Over the past year Samsung has transformed into a much larger and more powerful smartphone manufacturer. When most phones arrive in the United States they might arrive on one or two carriers. Each carrier will usually get a slightly different version like the HTC One X and the HTC Evo 4G LTE. Both are almost the same phone, but they both have completely different names.
Samsung was in a very similar situation a year ago when they were launching phones like the Galaxy S, Galaxy S II, and Galaxy Note. A carrier like Sprint got the Galaxy S II Epic 4G Touch, while a carrier like Verizon got the Samsung Captivate, and AT&T got the Galaxy S II Skyrocket. Each carrier got a slightly different phone which really made things confusing for the average consumer looking for a new smartphone.
A couple of months ago Samsung launched the Galaxy S III in the United States which was a pretty impressive launch. Samsung managed to get the exact same version of the Galaxy S III on all of the top four carriers in the United States, as well as several smaller carriers, all at the same time. Apple has been the only other smartphone manufacturer that has been able to do things like this.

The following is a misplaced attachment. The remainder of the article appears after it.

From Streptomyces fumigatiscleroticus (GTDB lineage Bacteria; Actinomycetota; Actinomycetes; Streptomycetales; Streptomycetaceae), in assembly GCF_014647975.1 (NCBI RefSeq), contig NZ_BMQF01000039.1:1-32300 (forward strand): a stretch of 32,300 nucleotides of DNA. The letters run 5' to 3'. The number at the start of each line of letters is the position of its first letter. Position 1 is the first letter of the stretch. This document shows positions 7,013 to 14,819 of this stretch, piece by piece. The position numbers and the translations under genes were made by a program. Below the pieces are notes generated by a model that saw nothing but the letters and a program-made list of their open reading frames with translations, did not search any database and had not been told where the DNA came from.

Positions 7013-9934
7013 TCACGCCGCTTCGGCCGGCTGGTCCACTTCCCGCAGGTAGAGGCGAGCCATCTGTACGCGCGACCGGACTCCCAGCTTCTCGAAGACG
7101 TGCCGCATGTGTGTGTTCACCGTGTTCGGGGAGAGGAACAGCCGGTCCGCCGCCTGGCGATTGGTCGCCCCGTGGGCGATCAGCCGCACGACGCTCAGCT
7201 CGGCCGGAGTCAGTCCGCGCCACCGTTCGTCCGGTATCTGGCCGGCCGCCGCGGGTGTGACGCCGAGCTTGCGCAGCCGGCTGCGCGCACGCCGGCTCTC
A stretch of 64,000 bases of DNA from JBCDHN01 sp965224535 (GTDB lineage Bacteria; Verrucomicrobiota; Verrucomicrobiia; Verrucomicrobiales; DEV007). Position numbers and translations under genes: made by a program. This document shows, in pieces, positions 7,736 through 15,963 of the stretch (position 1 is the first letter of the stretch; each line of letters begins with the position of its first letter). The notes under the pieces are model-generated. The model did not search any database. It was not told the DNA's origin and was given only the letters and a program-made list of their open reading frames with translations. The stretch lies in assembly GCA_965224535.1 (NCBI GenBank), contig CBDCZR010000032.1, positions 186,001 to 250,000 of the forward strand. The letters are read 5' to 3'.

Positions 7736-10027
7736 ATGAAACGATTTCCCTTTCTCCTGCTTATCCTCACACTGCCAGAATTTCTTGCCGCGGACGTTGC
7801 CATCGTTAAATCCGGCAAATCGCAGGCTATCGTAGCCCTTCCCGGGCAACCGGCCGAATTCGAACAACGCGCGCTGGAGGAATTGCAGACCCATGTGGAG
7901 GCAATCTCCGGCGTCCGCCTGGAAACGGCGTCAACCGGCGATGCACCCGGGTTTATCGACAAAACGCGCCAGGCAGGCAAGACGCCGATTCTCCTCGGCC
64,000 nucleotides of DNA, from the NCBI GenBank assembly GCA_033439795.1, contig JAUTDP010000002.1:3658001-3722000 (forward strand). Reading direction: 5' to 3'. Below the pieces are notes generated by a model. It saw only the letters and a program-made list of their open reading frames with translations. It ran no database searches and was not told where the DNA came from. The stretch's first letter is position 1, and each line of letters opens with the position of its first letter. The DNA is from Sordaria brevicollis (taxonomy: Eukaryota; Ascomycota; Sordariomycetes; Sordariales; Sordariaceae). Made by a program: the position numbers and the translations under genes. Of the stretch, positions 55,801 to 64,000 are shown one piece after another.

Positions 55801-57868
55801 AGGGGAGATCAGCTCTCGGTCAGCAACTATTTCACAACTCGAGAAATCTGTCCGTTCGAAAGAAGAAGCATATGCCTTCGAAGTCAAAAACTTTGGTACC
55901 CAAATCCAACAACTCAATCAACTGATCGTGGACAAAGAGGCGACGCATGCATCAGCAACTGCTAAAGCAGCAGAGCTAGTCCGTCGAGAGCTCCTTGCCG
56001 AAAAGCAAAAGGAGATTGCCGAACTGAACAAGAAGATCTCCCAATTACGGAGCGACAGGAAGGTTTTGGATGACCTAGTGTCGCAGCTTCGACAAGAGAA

Recently Samsung announced the Galaxy Note II which is in many ways a larger and slightly faster version of the Galaxy S III. Today Samsung announced the information relating to the launch of the Galaxy Note II here in the United States. Just like with the Galaxy S III we are looking at a release date of mid-November across all of the top carriers including Verizon, AT&T, Sprint, T-Mobile, and US Cellular.
Samsung’s Galaxy Note II features a large 5.5-inch HD Super AMOLED display which doesn’t have as many pixels as the original Galaxy Note, but should still get the job done. Additionally the Note II has 16GB of storage and a speedy 1.6GHz quad core processor which supports 4G LTE. When it comes to pricing US Cellular is accepting pre-orders for $299.99 so expect the Note II to sell for around $300 across the board which is similar to how the original Note was priced when it arrived.